Women petition Cardinal Gracias for more decision-making roles

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Several of the signatories of the petition to Mumbai Cardinal Oswald Gracias stand together outside Mumbai's Holy Name Cathedral March 8. (Courtesy of Astrid Lobo Gajiwala/ Catholic Women's Council)

About 150 Catholic women in India have delivered a petition to Cardinal Oswald Gracias, asking that he take concrete steps to better include women in decision-making roles in the global church.

The women are partly responding to a February NCR interview with Gracias, in which the cardinal acknowledged a bias among the members of the Catholic Church's all-male hierarchy against giving women more leadership roles. In that interview, he also said he and his peers must "shed this prejudice."

The three-page memorandum praises Gracias' words in the interview, but asks for "changes in the policies, practices and structures of the Church so that women can participate fully in … leadership."

Gracias is the archbishop of Mumbai, president of the Catholic Bishops' Conference of India and one of six members of Pope Francis' Council of Cardinals.

The petition was partly drafted* by Astrid Lobo Gajiwala, a medical doctor and scientist who has served as a consultor to the bishops' conference and helped draft the organization's gender policy.

Some of the strongest language in the petition refers to that policy, passed in 2010 and the first of its kind in the global church. The policy said the Indian church "rejects all types of discrimination against women as being contrary to God’s intent and purpose," according to the memo.

"Women continue to be discriminated against by keeping them out of decision-making bodies of the Church, which are controlled by clerics," states the memo. "Women have no say in the policy making that shapes the liturgy, worship, theology and practices of the church, including those that affect their own lives."

In the February NCR interview at the Vatican, Gracias said he had become a "convert" to the cause of women seeking more opportunities for responsibility in the church.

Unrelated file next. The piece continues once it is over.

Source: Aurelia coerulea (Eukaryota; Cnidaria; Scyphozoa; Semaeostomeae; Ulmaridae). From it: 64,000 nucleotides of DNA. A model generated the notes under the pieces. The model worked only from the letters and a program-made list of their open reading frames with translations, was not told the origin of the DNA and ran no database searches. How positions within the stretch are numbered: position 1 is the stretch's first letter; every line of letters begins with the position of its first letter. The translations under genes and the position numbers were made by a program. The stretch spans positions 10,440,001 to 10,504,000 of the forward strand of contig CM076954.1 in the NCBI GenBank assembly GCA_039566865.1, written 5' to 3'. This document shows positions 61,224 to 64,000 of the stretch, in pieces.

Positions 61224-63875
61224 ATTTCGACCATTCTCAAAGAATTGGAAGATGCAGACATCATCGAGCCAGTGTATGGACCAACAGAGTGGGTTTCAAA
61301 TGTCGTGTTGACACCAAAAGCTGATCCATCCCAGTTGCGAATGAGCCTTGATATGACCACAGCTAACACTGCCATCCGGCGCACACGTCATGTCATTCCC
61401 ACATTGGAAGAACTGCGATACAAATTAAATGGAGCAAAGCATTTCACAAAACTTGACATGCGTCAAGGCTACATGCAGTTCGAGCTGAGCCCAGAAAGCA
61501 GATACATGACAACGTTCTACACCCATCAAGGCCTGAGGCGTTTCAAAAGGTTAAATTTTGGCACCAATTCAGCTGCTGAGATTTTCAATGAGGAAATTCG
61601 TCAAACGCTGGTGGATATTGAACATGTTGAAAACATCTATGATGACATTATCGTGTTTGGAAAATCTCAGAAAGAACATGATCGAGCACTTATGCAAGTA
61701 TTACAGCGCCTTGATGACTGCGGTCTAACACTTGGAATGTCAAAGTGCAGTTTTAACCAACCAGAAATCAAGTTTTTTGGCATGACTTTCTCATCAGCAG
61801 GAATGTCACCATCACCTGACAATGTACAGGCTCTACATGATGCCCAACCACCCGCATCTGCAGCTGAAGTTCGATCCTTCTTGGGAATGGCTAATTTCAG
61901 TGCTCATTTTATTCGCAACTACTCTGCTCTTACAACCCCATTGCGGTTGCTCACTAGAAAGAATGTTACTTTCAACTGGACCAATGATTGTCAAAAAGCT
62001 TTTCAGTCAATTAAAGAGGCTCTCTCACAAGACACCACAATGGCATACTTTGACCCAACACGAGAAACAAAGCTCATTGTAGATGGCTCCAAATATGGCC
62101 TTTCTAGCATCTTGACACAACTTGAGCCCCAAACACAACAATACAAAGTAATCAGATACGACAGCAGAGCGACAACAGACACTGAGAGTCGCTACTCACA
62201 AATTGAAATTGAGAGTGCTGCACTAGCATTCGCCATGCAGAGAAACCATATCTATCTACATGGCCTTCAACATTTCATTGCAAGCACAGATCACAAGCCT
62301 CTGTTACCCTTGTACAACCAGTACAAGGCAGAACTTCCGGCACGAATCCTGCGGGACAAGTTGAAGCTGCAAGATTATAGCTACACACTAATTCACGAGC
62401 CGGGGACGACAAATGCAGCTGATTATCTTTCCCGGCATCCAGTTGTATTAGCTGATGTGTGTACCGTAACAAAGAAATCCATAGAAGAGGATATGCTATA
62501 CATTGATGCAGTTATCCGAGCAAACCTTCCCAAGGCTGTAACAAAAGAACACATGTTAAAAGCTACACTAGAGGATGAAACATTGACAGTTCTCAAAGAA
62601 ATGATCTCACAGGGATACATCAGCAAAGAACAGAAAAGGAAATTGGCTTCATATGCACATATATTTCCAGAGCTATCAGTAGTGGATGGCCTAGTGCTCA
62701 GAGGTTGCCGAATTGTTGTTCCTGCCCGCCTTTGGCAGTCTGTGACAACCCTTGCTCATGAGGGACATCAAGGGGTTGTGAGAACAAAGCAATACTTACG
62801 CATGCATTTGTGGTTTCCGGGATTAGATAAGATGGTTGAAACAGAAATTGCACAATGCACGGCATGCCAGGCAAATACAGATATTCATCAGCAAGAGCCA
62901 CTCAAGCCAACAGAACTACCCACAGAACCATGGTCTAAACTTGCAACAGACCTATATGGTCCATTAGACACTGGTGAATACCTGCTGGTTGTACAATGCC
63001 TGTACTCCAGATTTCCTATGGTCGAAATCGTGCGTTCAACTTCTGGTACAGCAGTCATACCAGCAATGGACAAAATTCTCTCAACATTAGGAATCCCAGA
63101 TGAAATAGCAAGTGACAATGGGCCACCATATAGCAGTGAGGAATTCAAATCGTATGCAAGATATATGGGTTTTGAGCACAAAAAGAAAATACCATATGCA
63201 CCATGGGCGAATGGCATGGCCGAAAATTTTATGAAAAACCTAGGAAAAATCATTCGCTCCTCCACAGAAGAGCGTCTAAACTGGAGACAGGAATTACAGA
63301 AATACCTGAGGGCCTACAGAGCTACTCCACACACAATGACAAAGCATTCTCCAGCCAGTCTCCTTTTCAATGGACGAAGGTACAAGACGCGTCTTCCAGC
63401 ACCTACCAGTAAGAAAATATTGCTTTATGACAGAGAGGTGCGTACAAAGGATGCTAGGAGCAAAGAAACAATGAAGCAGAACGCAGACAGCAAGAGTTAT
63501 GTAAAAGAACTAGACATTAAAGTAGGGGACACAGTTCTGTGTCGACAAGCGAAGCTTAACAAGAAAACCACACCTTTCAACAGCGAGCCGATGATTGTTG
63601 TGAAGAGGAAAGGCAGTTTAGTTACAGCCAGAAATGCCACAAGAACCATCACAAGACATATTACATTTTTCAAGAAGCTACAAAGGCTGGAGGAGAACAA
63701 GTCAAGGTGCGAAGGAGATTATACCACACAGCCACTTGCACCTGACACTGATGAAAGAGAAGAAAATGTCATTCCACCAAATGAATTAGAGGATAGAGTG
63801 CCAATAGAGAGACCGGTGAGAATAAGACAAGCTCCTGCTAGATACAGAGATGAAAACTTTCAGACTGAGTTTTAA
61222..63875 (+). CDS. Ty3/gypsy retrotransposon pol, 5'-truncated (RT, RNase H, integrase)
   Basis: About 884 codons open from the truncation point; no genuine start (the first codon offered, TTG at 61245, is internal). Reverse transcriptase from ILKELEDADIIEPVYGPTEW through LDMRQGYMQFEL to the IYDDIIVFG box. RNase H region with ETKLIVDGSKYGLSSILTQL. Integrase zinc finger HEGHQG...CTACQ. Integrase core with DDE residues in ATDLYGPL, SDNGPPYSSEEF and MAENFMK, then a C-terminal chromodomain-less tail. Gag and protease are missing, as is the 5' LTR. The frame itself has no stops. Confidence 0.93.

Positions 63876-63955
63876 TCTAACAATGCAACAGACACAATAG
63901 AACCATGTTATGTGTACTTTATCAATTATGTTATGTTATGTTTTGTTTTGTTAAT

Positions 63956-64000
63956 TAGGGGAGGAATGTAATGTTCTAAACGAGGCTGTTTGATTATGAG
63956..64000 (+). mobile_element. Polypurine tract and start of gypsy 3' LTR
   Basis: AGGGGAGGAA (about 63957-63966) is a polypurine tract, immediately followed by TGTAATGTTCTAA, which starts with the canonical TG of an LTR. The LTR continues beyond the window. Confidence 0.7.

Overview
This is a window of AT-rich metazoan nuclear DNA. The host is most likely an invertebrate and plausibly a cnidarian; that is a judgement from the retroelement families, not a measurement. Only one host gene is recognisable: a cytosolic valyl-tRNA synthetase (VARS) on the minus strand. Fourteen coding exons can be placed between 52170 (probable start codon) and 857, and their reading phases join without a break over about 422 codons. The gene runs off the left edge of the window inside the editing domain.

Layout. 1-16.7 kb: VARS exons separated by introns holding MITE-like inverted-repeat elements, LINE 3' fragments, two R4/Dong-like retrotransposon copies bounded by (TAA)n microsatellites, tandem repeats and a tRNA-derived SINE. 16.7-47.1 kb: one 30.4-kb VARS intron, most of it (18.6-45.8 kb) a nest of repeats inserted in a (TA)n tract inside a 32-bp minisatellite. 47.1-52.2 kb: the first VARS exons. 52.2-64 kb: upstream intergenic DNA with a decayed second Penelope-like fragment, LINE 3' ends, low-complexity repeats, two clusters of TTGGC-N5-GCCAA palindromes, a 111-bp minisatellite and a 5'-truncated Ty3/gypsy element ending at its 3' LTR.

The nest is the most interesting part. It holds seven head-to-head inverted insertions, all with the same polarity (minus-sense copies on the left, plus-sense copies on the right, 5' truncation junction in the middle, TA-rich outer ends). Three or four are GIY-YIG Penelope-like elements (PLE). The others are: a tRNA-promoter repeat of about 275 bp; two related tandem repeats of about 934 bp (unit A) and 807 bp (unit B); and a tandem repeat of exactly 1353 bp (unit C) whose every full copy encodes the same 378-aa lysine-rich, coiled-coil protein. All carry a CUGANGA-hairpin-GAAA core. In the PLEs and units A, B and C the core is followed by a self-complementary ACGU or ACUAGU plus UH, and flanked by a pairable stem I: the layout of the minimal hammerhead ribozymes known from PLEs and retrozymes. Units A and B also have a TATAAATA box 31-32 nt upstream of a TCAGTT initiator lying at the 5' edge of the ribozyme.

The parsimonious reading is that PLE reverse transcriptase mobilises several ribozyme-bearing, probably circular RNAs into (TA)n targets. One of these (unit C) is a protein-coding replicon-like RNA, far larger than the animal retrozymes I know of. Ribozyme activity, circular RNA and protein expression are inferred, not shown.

"I am now an advocate for women's rights in the church," Gracias said. "I empathize with why women are asking for greater rights."

Gajiwala and several other women delivered the petition March 8 to Fr. K.T. Emmanuel, the judicial vicar for the Mumbai Archdiocese, asking the priest to pass the document on to Gracias. They also attended together one of the Masses that morning at the city's Holy Name Cathedral.

In a brief interview, Gajiwala expressed happiness that Gracias had spoken about women's rights in the church and said women in India "are looking forward to him taking concrete steps to change the existing reality."

Gajiwala said, however, that she was "shocked" that the cardinal attributed his conversion on women's rights to his experience at the February 2019 Vatican summit of bishops' conference presidents in Rome on clergy sexual abuse, where several women spoke.

"Women in India have been asking for places at the decision-making table since the early 1980s," she said. "It seems almost as if he has not been listening to us."

[Joshua J. McElwee (jmcelwee@ncronline.org) is NCR Vatican correspondent. Follow him on Twitter: @joshjmac.]

*This article was updated after publication to clarify Astrid Lobo Gajiwala's role in the petition effort.


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